I have a 1993 ford taurus 3.8L V6 automatic GL. My problem is when the weather gets very hot and huimid my car will stall. It did this last week and I hooked up a fuel pressure gauge when it stalled and the fuel pressure was below 20. After letting it sit and cool off for about an hour the fuel pressure was around 35-40. My question is what is failing in my fuel system because of the heat? Is it the fuel pump, fuel pressure regulator, fuel injectors or what?
The temp and humidity should not affect the fuel pump at all. Your problem more than likely lies with the ignition module.
A net search for TFI-IV Settlement will provide info about the TFI modules which are prone to heat failure.
The lawsuit only applied to distributor mounted modules but the non-distributor mounted ones can also fail as these modules become scalding hot after only a few minutes with the key on. Summertime heat makes the problem even worse and the symptoms resemble running out of gas basically.
The module provides a pulse which the ECM uses to determine fuel pump operation so that is just one way in which the modules can fail. Testing the modules is often a waste of time because they may test fine and fail again 10 minutes after reinstalling them. Hope that helps.
So if it is the “ignition control module” like you say then it is going to fail everytime it is very hot and humid. So to put this to the test the only way to find out if it is failing because of the heat would be to place it in “cold” water to cool it off the next time it stalls on me. Is this the best test I could perform?
You could try carrying along a spray bottle of water and hose it down a bit to see what happens. These modules become very, very hot within a couple of minutes of turning the key on, even if the engine is stone cold. The early TFI modules were mounted on the distributors and the theory was that the module heat would be dissipated into the distributor body. Since the dist. is also hot as a firecracker that logic is a bit flawed. The later TFIs were mounted away from the engine on a separate heat sink.
The problem with testing is that in the few minutes it takes to run the test the module may have cooled enough to test fine; although the module would still be hot to the touch.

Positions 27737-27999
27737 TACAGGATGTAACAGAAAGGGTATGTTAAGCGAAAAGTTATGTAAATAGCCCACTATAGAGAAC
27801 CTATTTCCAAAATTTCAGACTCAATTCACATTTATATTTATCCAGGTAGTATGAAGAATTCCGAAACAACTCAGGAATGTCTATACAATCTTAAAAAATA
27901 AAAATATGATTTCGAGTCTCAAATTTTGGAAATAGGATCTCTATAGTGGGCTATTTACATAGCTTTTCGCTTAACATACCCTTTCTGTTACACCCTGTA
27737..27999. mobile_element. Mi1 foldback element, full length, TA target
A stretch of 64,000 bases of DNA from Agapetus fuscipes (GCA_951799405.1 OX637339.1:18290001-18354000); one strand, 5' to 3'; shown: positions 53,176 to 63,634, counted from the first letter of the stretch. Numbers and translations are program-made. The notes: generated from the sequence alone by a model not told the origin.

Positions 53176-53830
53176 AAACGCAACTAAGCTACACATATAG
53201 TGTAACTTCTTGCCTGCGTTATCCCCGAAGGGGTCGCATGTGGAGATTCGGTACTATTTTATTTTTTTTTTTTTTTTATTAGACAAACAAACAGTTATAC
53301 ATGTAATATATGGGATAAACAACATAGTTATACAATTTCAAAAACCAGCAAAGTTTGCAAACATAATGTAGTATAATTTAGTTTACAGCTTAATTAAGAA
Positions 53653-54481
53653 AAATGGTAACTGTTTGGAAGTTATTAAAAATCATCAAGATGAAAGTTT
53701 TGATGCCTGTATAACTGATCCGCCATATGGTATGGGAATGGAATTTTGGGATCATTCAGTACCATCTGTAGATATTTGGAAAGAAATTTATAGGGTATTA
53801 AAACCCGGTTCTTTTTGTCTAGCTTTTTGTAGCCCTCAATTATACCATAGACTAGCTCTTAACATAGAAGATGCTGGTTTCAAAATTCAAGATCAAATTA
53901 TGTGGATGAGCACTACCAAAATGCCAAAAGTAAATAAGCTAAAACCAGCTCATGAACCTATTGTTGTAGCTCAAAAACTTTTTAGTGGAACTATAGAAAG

I had several module failures on one of my old Fords until I attached it to a piece of aircraft heat sink and mounted it inside of the air cleaner housing. That way the module was constantly being cooled by the incoming air when the engine was running.
There was even a class action suit brought against Ford over these module failures and it covered almost all Ford products from around 1985 up to the mid 90s.
Would buying a “new” module solve the problem? Would a new one be better than the one I have now assuming the one I have is the old type? Did ford fix the problem? My module mounts on the right side of the firewall.
I’m not guaranteeing the module is even your problem; only saying that the fuel pump will not be dependent on outside temperatures and the modules are a known problem and are affected by heat and humidity.
The symptoms vary a bit but often mimic running out of gas. The last one that failed on my car would seem to act up the most when stopping at a traffic light after a straight highway run. Sometimes they just cause bucking and jerking at all speeds and sometimes they cause the engine to shudder and die followed by no restarting for a while.
The only reliable test on one of them is when it quits completely and stays that way.
Ford “fixed” the module problem by doing completely away with it around 1995? I think.
So, if I conclude that it is the module and decide to go buy a new one, then this new one will also fail on me when it gets to hot?
The ignition module is not connected to the fuel pump. There could still be a problem with the ignition module.
There is a 30 page Service Bulletin Article No. 93-13B-1, dated 06/30/1993, named Fuel Delivery System Diagnostics. You could download it if your public library has an online site ARRC (Automotive Repair Research Center).
There are other TSBs (Technical Service Bulletins), for other makes and models, for those people who want to read one for their car.
I know the “ignition module” is not connected to the “fuel pump.” The “ignition module” is part of the “ignition system” and the “fuel pump” is part of the “fuel system.” So, if I conclude that the problem is coming from the “ignition module” and decide to buy a new one, then will the new one also “fail” because of the heat? What I saying is if the old “ignition module” I have now “fails” because of the heat won’t the new one that I decide to buy do the same thing?
The new one may go for years before it breaks down and starts to fail too. Be sure to clean the area it mounts to and apply new heat-sink grease.
The ignition module, whether it’s good, or bad, doesn’t address the low fuel pressure problem. Curing one, won’t cure the other,
I did a KOEO test with the fuel pressure gauge right after the car had stalled from the heat. It read below 20. When the car cooled off for about a hour then it read 35-40 with the same KOEO test. I concluded that something in my “fuel system” was failing because of the heat. Their could be no other conclusion. All I am trying to figure out is what in my “fuel system” is failing?